When discussing cloud infrastructure companies, it's common to think about the three giants: Amazon Web Service (AWS), Microsoft Azure, and Alphabet's Google Cloud. However, these companies only focus on the largest customers, as they provide the largest contracts. But what about the little guy?

DigitalOcean (DOCN -3.72%) is that company. It is specifically tailored to help "developers, start-ups, and small and medium-sized businesses (SMBs) rapidly build, deploy, and scale applications." By focusing on small businesses, DigitalOcean has a massive market in front of it; but is the stock a buy?

DigitalOcean is much cheaper than the bigger companies

Fledgling businesses usually focus on surviving, meaning every expense should be optimized. On-premise computing is expensive and is often outdated within years of purchase. By running applications on the cloud, developers can avoid this expense while simultaneously gaining the ability to access powerful computational power.

DigitalOcean's cloud offering is also much cheaper than the cloud computing giants. For a system with four CPUs, 8 GB of memory, 160 GB of storage, and 5,000 GB of bandwidth, the monthly cost is:

Provider Monthly Cost Without Bandwidth Monthly Cost With Bandwidth
DigitalOcean $48.00 $48.00
Google Cloud $55.09 $480.09
Amazon Web Services $60.74 $521.54
Microsoft Azure $60.74 $452.74

Chart by Author. Source: DigitalOcean.

DigtialOcean's product is quite the deal if you include bandwidth in the calculation. However, once customers require massive computing power, DigitalOcean's offering starts to fall behind the more prominent competitors.

But that's according to plan. Remember, it's focused on small and medium-sized businesses. Still, this doesn't mean it's a second-rate offering, as GitLab (a development ops platform) uses DigitalOcean. If a company of software developers making products for developers uses DigitalOcean, it's probably a great offering.

To back it up, DigitalOcean has a 4.5 out of five-star average product rating with over 350 reviews on G2, with customers praising its pricing and customer service.

The business model and implementation check out, but how about the financials?

Management has high hopes for the business

DigitalOcean's third-quarter results were impressive; revenue was up 37% year over year to $152 million, with annual recurring revenue rising 41% to $641 million. The rise in revenue was spurred on by increasing average revenue per user (ARPU), with the average customer spending about $79.22 with DigitalOcean, up 28% over the prior year.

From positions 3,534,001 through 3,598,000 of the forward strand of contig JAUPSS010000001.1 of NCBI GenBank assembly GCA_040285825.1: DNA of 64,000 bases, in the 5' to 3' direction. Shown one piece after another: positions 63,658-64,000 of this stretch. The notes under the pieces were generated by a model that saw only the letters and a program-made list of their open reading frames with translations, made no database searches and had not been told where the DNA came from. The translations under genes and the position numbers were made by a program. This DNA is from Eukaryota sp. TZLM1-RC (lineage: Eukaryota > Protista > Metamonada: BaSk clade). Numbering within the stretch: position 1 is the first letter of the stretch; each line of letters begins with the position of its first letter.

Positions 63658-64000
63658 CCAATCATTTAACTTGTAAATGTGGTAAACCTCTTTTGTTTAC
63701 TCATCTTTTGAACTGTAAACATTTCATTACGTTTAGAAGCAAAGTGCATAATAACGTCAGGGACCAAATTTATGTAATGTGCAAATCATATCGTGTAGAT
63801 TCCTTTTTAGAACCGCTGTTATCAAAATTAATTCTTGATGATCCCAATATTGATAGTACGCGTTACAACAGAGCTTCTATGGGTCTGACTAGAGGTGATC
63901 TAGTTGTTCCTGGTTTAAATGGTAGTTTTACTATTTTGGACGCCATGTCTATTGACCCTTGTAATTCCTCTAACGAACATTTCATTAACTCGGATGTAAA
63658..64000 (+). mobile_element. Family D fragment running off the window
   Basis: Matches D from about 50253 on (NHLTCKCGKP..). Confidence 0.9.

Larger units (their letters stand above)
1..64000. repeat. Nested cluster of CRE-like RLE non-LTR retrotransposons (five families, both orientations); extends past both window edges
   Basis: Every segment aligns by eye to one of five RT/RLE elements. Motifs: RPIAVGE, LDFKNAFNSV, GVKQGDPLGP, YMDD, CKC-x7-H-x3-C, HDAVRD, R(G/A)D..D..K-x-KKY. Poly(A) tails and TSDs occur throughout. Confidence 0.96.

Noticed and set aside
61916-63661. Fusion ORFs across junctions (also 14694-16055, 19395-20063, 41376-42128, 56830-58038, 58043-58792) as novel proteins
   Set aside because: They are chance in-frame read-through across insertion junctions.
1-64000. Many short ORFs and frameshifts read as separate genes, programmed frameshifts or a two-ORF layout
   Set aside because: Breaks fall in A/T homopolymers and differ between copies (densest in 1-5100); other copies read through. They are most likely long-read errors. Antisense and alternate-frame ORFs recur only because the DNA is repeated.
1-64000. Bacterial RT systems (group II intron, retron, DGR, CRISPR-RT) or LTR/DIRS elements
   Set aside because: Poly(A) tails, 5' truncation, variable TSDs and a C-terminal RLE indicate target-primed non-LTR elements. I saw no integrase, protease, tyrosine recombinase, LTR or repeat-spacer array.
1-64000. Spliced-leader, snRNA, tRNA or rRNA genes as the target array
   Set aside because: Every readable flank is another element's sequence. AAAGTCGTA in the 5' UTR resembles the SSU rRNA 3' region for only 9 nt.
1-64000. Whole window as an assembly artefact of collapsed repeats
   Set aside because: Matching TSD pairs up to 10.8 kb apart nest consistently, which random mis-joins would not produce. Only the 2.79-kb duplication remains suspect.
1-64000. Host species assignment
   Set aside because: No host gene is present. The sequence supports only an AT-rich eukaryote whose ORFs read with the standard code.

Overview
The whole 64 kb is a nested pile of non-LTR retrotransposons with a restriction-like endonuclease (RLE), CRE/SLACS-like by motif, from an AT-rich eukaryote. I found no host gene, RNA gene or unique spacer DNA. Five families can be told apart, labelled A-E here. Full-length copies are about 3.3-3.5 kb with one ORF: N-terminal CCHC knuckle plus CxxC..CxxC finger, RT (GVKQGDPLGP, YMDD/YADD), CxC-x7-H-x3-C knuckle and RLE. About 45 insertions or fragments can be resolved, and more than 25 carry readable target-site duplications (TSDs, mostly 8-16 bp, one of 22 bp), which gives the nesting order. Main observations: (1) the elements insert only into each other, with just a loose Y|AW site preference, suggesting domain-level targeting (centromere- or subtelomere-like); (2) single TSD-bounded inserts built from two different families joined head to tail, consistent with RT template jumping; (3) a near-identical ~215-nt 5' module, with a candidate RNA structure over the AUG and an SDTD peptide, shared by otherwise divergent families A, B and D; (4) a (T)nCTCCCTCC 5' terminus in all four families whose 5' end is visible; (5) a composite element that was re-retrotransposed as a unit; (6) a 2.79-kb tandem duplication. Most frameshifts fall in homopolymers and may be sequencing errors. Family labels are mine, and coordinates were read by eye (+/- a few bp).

However, DigitalOcean has its eyes on a bigger revenue target: $1 billion in revenue in 2024. Additionally, in 2024, management wants free-cash-flow margins of 20% or greater.

DigitalOcean isn't too far off from its free-cash-flow goal, as it posted a 15% margin this quarter. Yet, management's full-year free-cash-flow margin estimates are about 10.5%.

The Q3 metric does come with an asterisk: If you add stock-based compensation back, it returns to a cash-burn state. Yes, stock-based compensation is technically a non-cash expense. Still, if you don't account for it, you may be tricked into thinking a company is producing massive amounts of cash while aggressively expanding the share count. Still, free cash flow was $22.4 million in Q3, while stock-based compensation was $23.6 million, so DigitalOcean doesn't have a huge gap to close.

With the stock only trading for under six times sales, it's also not terribly expensive.

DOCN PS Ratio Chart

DOCN PS Ratio data by YCharts.

So with the company rapidly growing, a stock that isn't outrageously expensive, and a management team that believes it can grow its revenue at a 30% pace sustainably, DigitalOcean seems like it checks all of the boxes. The cloud computing market is massive, and DigitalOcean has found its niche in smaller businesses while the more prominent providers go after larger companies. I think DigitalOcean is a strong buy here, and I will likely initiate a position in the stock myself shortly.